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At Techonomy 2017: Debating Tech’s Impact on Democracy

Speakers share a firm belief that more transparency can be a big step forward. Photo credit: Paul Sakuma

A shudder ran up the collective spine of the Techonomy 2017 conference as panel after panel highlighted the danger of technology running ahead of corporate ethics, public policy, and the law.

The conflict was most pronounced in a far-reaching discussion Tuesday entitled “Can Tech and Government Save Democracy.” The conversation, as one participant characterized it, was “enlightening but not encouraging.”

Jon Fine, executive director of editorial at Inc. Magazine, kicked off the conversation by saying that the great platforms have been “weaponized,” and asking how “the town squares should be policed?”

His question ignited immediate debate. Marc Rotenberg, president of the Electronic Privacy Information Center, questioned the analogy. “The platforms are not the town square,” he said. “The town square is a public space. The platforms are company towns. The company sets the rules and extracts value from the participants. They are unaccountable. They are the exact opposite of the town square.”

Minnie Ingersoll, COO at Code for America, added that the debate has conflated two different but related problems: foreign interference in the US elections and the fact that the platforms control what their users see. She argued that there are different solutions for those problems, and that we need to be clear about what problem we are taking on.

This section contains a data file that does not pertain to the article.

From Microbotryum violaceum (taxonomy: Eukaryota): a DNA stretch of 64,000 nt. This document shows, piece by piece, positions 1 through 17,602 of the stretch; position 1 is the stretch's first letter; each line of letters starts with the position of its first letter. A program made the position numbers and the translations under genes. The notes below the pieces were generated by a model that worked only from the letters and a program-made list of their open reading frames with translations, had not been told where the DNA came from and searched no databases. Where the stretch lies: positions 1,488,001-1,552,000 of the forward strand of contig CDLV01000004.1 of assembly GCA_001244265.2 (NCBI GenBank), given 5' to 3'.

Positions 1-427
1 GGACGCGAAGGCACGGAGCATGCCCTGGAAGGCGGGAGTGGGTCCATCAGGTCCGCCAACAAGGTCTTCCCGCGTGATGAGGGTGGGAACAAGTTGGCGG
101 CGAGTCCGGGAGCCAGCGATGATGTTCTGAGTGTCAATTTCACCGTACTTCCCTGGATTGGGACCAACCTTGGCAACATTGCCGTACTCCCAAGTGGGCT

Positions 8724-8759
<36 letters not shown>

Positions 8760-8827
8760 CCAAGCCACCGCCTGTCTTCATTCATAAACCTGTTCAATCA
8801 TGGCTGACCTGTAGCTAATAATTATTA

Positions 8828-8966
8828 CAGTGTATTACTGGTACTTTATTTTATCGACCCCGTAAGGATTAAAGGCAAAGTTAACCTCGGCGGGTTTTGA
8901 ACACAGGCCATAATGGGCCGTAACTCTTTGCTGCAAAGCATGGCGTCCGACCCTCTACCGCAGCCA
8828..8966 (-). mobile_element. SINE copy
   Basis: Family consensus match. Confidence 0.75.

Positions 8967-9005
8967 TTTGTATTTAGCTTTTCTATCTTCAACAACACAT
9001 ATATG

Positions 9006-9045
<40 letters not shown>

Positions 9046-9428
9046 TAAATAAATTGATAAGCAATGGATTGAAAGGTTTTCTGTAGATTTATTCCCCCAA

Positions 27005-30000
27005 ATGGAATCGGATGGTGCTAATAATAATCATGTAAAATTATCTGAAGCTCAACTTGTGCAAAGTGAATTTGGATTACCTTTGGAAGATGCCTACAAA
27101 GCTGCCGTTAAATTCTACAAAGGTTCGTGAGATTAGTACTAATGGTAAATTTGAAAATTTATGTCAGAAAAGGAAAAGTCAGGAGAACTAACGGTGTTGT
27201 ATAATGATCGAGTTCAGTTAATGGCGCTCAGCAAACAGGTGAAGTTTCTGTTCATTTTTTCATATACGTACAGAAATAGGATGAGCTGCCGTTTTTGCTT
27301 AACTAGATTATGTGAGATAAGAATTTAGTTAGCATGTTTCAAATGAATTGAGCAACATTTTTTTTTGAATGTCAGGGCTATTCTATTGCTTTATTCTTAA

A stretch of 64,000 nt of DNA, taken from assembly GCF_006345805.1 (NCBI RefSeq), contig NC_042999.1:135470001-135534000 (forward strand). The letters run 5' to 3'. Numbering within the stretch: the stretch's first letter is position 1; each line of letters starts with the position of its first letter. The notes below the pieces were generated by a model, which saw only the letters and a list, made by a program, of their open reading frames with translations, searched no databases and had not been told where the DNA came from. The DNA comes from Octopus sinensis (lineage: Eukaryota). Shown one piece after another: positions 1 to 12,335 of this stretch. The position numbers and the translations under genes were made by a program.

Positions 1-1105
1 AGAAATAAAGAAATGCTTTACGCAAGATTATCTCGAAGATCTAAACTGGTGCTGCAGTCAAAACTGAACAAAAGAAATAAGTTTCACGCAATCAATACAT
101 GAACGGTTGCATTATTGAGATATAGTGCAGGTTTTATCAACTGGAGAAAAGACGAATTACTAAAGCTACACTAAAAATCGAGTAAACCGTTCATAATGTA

Molly Turner, a lecturer at UC Berkeley’s Haas School of Business and a former senior executive at Airbnb, said there is a disconnect in perceptions between the platform companies and the public. “Their core belief [meaning the companies] is that they don’t control speech,” she said. “Do we really want them to be the arbiter of speech? I don’t see a good solution here.”

Rotenberg advocated a more decisive – and aggressive – solution: regulation. “There can be a good outcome when we have a stable regulatory framework,” he said. He harkened back to Ralph Nadar’s crusade for car safety as an example of government intervention leading to safer outcomes without inhibiting innovation or revenue. Nader, he said, did not advocate shutting down the car companies when their cars proved extremely dangerous. Rather, he successfully pushed for regulations that ultimately made cars dramatically safer.

Tim Hwang, founder and CEO of FiscalNote, said regulation is anathema to the core beliefs of Silicon Valley leaders. “Thinking about regulation should be part of the product design from the beginning,” he said. “But the culture of innovation in the Valley bucks authority.”

As tech companies grow to scale, there is time lag “between the responsibilities that comes with their size and owning up to it,” added audience member and long-time tech journalist Steve Levy.

The theme of unintended consequences was explicit and implicit in just about every session over the course of the two-day retreat in Half Moon Bay, California, and was the subject of many hallway conversations. There may be no clear solution for the challenges posed by net giants short of government intervention. But that is a prospect most thought unlikely. Instead, many speakers shared a firm belief that more transparency – in algorithms, privacy policies, emerging AI capabilities, and in data security – can be a big step forward. That transparency, however, will not come without persistent, ongoing pressure from the public, the press, and policymakers. And there is no assurance, most agreed, that such pressure will come.

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